Bracks' vision still hooked on debt
The Bracks Government presents itself as a modern Labor government -- fiscally responsible, family focused and reforming.
While its intentions and many of its policies might be modern, its taxing policies are decidedly Old Labor.
Since coming to power, the Bracks Government has concentrated the burden of state taxation on home buyers. In so doing it has forced up household debt, and used that debt to fund recurrent government expenditure. A result of this has been higher housing costs and reduced home ownership levels.
The problem lies with the Government's increased reliance on stamp duty or transfer fees on residential conveyances.
In 1999-2000 -- the year the Bracks Government came to power -- transfer fees brought in $1.24 billion, representing 13 per cent of total state tax receipts. This year the tax is expected to raise a massive $2.5 billion or 22 per cent of total tax collection.
Two factors contributed to the rise in the state's dependence on transfer fees. In 2000-01 the GST deal led to the gradual elimination of a number of state taxes. As a result the state became more reliant on remaining taxes including transfer fees. Also starting in 2000, house prices went into the largest upswing in modern history.
This was fuelled in part by government considerably restricting the amount of land on which new house building is permitted.
However, neither the GST nor the housing boom fully explain the Government's increased reliance on transfer fees.
The Bracks Government explicitly chose to place more weight on the tax.
Despite inheriting the most onerous system of transfer duties in the country, the Bracks Government kept the system in place and unaltered.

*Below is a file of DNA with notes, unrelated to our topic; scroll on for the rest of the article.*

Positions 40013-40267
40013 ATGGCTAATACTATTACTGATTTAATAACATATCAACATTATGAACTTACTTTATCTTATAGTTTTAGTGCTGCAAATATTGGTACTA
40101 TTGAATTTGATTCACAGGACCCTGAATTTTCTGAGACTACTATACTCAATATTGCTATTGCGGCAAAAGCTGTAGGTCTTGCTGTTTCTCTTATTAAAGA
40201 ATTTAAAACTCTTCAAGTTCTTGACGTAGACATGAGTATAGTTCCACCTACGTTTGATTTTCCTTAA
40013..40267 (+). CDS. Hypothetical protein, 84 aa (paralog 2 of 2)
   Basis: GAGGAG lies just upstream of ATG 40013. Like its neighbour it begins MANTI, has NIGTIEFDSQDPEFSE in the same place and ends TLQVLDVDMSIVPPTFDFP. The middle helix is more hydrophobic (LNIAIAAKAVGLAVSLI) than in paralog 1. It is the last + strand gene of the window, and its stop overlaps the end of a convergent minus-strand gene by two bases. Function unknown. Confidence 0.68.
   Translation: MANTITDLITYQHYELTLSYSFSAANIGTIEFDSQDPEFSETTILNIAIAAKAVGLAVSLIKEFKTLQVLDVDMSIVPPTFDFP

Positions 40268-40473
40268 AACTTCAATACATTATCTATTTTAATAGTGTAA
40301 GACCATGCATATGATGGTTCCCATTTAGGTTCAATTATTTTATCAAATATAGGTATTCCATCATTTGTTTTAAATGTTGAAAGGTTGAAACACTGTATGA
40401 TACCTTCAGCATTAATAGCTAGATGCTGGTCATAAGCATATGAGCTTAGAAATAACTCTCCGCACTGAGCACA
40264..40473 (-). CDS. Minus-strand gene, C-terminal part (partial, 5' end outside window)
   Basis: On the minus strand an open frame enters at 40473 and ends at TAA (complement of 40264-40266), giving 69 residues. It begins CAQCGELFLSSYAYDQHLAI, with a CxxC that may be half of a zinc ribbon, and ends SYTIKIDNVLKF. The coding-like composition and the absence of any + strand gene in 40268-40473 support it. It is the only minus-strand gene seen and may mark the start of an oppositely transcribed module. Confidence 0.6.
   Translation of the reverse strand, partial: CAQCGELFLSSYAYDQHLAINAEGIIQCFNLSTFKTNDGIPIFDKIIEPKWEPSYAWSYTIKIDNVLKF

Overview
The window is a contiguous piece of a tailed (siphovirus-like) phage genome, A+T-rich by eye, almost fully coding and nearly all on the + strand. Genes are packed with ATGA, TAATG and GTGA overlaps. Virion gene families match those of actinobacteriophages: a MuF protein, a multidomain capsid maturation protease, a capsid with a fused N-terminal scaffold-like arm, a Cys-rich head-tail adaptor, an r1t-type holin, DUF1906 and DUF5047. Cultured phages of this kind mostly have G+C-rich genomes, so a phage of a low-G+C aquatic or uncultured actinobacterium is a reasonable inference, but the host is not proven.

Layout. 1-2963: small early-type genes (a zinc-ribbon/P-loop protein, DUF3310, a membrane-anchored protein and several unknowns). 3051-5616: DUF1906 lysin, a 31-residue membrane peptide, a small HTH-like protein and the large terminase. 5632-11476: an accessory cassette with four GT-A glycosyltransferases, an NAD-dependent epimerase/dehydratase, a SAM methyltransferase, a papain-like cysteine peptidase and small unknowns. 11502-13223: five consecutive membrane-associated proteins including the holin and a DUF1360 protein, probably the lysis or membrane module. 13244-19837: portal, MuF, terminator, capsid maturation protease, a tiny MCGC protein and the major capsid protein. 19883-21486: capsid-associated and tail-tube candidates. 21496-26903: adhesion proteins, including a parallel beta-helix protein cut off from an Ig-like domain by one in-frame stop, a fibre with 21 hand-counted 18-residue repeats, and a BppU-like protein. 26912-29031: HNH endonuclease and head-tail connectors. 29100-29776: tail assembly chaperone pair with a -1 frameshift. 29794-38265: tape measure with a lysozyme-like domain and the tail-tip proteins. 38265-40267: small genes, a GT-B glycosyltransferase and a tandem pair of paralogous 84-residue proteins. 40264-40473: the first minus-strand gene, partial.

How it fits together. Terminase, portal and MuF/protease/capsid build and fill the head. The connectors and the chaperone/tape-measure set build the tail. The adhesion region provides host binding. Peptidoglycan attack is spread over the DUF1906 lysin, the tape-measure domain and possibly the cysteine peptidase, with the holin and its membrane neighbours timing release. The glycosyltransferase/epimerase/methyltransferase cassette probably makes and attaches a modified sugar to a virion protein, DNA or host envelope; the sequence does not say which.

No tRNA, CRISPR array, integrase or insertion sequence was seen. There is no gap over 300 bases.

It has been willing to cut other taxes including land tax, payroll tax and gambling taxes, but not transfer fees.
Moreover, while rising house prices contributed to rising transfer fee receipts, the main driver was bracket creep.
Like income tax, transfer fees are levied at rates that increase as house values reach higher thresholds. This is why median house prices since 1999 have increased in Melbourne by 109 per cent while transfer fee receipts rose by 179 per cent.
As a result, the fee for median-priced housing in Melbourne is now nearly $17,000, more than 55 per cent higher than the equivalent fee in Queensland.
Problems with transfer fees go far beyond their narrow base and multiple rates. The duty is a tax on capital transfers which forces most taxpayers into additional borrowing.
As a result the tax has been a major contributor to rising household indebtedness and has imposed an extra $1 billion a year interest burden on Victorian homeowners.
It also violates the fiscal rule -- adopted by the Bracks Government -- of not using debt to finance recurrent spending.
The tax, in effect, forces households to borrow on behalf the Government, with the funds used to fund the day-to-day expenses of government. Bracks' high transfer fees have also contributed to the high cost of housing and made it harder for families to own their own homes.
This is decidedly Old Labor and is short sighted.